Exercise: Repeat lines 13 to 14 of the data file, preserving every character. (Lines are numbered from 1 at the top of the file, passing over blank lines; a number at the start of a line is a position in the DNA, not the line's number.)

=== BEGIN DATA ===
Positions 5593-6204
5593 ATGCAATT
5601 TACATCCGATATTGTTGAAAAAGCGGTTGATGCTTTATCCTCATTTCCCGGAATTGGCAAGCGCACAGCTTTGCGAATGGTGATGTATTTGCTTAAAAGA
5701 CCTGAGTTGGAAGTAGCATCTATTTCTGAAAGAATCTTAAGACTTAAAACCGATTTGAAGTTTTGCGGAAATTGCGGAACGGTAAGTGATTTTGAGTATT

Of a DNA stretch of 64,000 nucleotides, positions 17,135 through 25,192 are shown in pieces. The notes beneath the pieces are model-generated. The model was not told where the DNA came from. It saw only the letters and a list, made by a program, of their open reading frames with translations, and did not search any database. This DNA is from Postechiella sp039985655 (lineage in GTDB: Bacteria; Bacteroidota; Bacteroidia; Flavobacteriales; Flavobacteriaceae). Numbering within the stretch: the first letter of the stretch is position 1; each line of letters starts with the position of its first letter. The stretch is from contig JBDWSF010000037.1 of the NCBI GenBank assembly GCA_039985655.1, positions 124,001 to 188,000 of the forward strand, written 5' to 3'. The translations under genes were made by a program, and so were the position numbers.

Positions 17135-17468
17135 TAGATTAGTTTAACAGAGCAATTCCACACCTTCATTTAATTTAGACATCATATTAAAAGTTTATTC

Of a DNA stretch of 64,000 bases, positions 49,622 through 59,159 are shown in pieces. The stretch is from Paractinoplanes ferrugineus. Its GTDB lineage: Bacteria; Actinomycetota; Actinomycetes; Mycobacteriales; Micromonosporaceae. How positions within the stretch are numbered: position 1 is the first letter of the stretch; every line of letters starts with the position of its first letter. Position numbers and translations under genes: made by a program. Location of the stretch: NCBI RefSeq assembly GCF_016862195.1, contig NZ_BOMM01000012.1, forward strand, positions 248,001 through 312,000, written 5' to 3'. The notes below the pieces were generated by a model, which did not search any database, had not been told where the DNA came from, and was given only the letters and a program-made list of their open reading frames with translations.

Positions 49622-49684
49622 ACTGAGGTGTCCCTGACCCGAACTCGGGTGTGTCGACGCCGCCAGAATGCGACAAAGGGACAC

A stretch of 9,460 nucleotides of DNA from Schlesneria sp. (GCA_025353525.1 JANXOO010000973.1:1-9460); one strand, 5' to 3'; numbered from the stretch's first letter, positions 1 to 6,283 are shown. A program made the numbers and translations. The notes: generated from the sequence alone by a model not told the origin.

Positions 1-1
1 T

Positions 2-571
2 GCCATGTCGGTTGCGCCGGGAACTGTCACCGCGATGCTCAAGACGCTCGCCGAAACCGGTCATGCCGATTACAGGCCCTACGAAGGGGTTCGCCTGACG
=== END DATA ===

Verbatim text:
1 T

Positions 2-571